Re: Cortez 16
Sorry I am so late in continuing this thread. If you're still monitoring it, I have maybe four cents worth to add.
I have owned my boat for three and a half years. Last year, I bought a new furling genoa (about 130%) but with the area lakes all so low I did not sail her. This year, I had knee surgery and am just now ready for the water again.
My boat is tough but tender. She likes winds in a very narrow zone of about 8-15 mph. Below and she won't really make way, above 15 and it gets very interesting in a hurry. She heels over quickly and I haven't yet found the spot where she stiffens naturally until she is being hit really hard by a side wind. She is very hard to point up toward the wind. By changing the weight distribution in the cuddy so she noses down a bit, I feel like I am able to reach better and the cockpit is also more level.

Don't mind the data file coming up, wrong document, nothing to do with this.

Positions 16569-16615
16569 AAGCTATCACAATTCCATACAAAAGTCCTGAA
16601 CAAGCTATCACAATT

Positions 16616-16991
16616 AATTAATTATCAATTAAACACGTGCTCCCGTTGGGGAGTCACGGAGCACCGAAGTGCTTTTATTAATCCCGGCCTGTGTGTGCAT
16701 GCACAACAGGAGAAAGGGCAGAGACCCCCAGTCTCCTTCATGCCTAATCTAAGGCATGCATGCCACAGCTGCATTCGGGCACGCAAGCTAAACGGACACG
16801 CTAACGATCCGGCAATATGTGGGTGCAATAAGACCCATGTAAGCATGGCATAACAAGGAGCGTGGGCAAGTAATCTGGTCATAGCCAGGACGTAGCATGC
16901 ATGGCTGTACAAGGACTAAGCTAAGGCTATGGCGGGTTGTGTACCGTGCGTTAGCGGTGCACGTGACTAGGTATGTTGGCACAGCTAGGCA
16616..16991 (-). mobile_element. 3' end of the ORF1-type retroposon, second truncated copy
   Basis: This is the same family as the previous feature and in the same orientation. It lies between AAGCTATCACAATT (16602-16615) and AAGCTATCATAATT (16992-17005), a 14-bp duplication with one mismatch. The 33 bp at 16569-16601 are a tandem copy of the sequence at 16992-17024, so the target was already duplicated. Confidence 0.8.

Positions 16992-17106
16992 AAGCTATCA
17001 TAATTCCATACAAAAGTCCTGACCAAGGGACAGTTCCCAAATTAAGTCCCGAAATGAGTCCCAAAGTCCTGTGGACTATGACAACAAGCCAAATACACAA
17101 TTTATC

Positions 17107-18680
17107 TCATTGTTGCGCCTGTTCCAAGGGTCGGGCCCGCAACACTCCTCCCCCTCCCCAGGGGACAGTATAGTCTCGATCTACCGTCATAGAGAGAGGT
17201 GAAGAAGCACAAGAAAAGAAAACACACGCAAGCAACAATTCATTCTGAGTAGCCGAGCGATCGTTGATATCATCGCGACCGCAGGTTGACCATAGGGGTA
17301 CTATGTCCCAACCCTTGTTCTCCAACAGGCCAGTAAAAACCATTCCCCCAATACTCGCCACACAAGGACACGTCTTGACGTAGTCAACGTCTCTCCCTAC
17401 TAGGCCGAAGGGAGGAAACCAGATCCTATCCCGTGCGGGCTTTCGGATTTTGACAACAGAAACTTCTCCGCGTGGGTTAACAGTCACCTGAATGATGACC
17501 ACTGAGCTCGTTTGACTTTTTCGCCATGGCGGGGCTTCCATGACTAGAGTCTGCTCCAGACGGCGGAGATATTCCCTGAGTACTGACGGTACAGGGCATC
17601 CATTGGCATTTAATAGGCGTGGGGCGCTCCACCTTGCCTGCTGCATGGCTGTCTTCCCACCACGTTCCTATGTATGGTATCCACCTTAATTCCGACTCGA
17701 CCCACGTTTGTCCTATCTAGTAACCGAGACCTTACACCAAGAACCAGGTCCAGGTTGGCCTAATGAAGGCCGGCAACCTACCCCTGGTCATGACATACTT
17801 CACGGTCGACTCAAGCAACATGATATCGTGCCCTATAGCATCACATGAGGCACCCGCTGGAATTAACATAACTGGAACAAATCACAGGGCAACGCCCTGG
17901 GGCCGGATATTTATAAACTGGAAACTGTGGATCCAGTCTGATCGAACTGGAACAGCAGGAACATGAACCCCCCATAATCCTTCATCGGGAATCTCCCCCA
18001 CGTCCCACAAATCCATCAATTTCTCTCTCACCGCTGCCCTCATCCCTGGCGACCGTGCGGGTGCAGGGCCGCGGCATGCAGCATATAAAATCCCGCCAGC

After a near disaster with a 47 mph micro-burst, I really did some re-thinking about this boat. I changed the way the boom was rigged - there was an odd little metal rail or bar at the stern that had no provision for sheeting in and holding the boom amidship. I now have two pad eyes with simple rigging that allows me to use the boom traveller cleat more effectively. I now the trimming capabilities of the furler. The new sail is waiting for some lake trials and the main has been re-sewn with a reef point added.
A few other things: The fiberglass hull is hand layed-up and it seems very substantial. Because the boat has such a tall freeboard it really needs a swim ladder for safety. The relatively heavy keel is quite reassuring. It is heavy enough that I think it would take a huge wind to knock this little boat down. While she launches rather easily, my boat is not easy to get back onto the trailer after being on the water. I have only sailed this boat on smallish lakes .
My rudder is very odd. I have to use trucker's tie downs in order to get it to pop up an down properly, but it is not very streamlined. How is your rudder assembly designed?